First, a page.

Testimonies continue in third day of Peabody police assault trial

John Joseph Moackley United States Courthouse, Sept. 18 2019, Boston, MA. Photo by Chris O'Brien/BU News Service

By Chris O’Brien
BU News Service

Boston — A jury in federal court heard the testimony of the man who alleges he was beaten by Peabody police in a McDonald’s bathroom nearly four years ago.

The main officer alleged to be involved in the assault also testified, as well as the neurologist who treated the boy for a brain injury that resulted in seizures following the incident. 

Tyler Leger-Broskey was 16 years old when he was apprehended in a McDonalds and allegedly assaulted by Peabody Officers David McGovern and Antonio Santos. He says he was invoking his Fifth Amendment rights not to answer questions when the attack happened.

The encounter happened in March 2015 when police stopped Leger-Broskey and a friend after McDonalds contacted police about the two boys possessing marijuana in the restaurant. 

“McGovern grabbed my upper body, spun me and slammed me against the wall,” Leger-Broskey testified Wednesday.

“That never happened,” McGovern reported in his testimony. McGovern and Santos testified that they simply approached the boys and searched them for the marijuana, discarding the small amount they found.

“I had sweet and sour sauce in my jacket pocket … after being thrown against the wall they exploded,” Leger-Broskey said. He testified that although the officers told the boys not to return to the McDonalds, Leger-Broskey was a paying customer who needed to clean himself, so the boys entered the restaurant again to clean up. McDonalds contacted the police again, and McGovern arrived minutes later, he said Wednesday.

McGovern testified he continuously informed the boys that they were trespassing and that they were to leave, but felt that the boys were “playing stupid.” 

Leger-Broskey testified that he was never given the opportunity to leave the encounter. McGovern issued a citation when Leger-Broskey wouldn’t give him an address, but Leger-Broskey denied the officer ever mentioned the citation and McGovern placed Leger-Broskey under arrest instead.

“The plaintiff stepped back into the rear and my momentum carried me towards him,”McGovern said. “When we went through the threshold [of the McDonald’s bathroom], we tripped and ended up on the floor.”

“I ended up getting grabbed by my t-shirt and thrown into the bathroom,” Leger-Broskey testified. 

Leger-Broskey claimed he hit his head “on the wall or on the floor” during the fall. 

“My face was on the ground … I felt punches to my upper body.”

Leger-Broskey testified that he offered to be arrested if the attack stopped and claimed either McGovern or Santos responded, “it’s too late for that.”

“He was doing anything not be be handcuffed,” McGovern testified. “He was kicking … We were all over the place.”

Officer McGovern testified that he gave two warnings to Leger-Broskey before administering pepper spray while Leger-Broskey lay face-down on the bathroom floor.

“I felt my head get picked up,” said Leger-Broskey. “They sprayed me directly in the face. My eyes were burning, I had snot and tears all over my face and eyes, it was very discombobulating … I still felt punches in my upper body and back. It felt like a lifetime … I didn’t know why they were doing this to me.”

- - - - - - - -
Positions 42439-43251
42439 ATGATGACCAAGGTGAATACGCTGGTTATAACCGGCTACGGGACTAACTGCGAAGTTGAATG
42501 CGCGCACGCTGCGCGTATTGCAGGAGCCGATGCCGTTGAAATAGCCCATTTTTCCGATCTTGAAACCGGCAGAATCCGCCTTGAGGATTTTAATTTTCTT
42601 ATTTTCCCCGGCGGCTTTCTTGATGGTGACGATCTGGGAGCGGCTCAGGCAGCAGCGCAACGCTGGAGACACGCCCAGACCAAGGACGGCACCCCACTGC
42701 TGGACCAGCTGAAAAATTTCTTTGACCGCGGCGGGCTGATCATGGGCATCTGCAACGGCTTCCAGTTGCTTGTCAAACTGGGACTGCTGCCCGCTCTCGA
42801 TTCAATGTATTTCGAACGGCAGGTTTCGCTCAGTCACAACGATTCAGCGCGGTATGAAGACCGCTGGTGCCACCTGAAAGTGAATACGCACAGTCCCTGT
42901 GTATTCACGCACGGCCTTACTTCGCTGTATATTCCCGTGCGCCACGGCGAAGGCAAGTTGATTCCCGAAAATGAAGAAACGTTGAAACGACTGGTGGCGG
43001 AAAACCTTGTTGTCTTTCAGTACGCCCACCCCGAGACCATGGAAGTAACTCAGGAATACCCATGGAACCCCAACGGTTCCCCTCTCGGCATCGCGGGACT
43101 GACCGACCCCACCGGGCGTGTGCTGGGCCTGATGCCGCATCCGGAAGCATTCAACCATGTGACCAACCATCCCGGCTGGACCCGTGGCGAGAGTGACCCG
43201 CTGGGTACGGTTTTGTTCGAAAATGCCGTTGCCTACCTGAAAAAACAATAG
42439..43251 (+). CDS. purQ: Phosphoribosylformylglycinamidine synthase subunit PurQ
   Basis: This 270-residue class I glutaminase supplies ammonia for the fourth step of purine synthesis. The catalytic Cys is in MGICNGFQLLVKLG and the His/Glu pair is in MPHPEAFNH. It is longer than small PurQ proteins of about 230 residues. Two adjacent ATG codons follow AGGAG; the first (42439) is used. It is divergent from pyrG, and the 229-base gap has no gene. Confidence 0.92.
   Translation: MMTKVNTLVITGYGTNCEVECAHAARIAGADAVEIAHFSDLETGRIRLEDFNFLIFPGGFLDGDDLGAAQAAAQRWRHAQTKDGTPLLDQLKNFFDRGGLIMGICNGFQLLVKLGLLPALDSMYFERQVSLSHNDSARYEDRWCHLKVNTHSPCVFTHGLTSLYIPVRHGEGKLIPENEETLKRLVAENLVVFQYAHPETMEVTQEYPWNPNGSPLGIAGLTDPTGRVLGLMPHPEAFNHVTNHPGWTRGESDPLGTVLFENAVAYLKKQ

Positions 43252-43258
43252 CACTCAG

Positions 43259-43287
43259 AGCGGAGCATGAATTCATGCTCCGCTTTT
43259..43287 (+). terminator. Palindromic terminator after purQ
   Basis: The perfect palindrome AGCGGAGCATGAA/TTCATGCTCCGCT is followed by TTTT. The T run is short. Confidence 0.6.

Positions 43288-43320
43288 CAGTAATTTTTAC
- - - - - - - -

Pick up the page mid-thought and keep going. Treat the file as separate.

Leger-Broskey also alleged that his eyes were never flushed at any time by the police following his arrest. 

McGovern said the plaintiff was treated at the police station.

Prosecutors referenced the use of force report filled out by McGovern shortly after the arrest, noting that McGovern never had the document signed by a supervisor and did not report that Leger-Broskey had been kicking or that he had been transported to a hospital after being booked at the police station.

Following the incident, Leger-Broskey began seeking treatment for traumatic brain injury from Dr. Karameh Hawash-Kuemmerle, a neurologist at Boston Children’s Hospital. Dr. Hawash-Kuemmerle testified Wednesday that the plaintiff saw her about a week after the incident and registered a 90 out of 132 on a post-concussion symptom test, a score Dr. Hawash-Kuemmerle characterized as “very severe.” 

Dr. Hawash-Kuemmerle testified that following the incident, Leger-Broskey displayed symptoms of severe headaches, trouble with balance, issues with sleep, attention and anxiety, as well as symptoms of mood changes and emotional impairments. 

When Leger-Broskey met with Dr. Hawash-Kuemmerle four months after the incident, he reported the headaches had gotten better but that he now suffered from seizures. A few days before the second meeting with Dr. Hawash-Kuemmerle, Leger-Broskey’s father found his son had fallen in the shower while having a “gasping, drooling seizure,” Dr. Hawash-Kuemmerle testified Wednesday. 

Lawyers for the defense brought into question the timeline and relevance of Leger-Browskey’s injuries, citing a car crash the plaintiff was involved in on June 13, 2015. Defense lawyer Stephen Pfaff reported the plaintiff was not wearing a seat-belt during the crash and shattered the windshield with his head.

Leger-Broskey testified that he last suffered from a seizure in May 2016, over a year after the McDonald’s incident. The plaintiff reports he is still suffering from severe headaches a few times a week.

“I ended up graduating two years later than I was supposed to,” said Leger-Broskey. “I can’t drive. I stopped band. I stopped theater. I live with my family still because I’m afraid to live by myself.”

Leger-Broskey will conclude his testimony Thursday and the court will adjourn for a verdict Nov. 12. 

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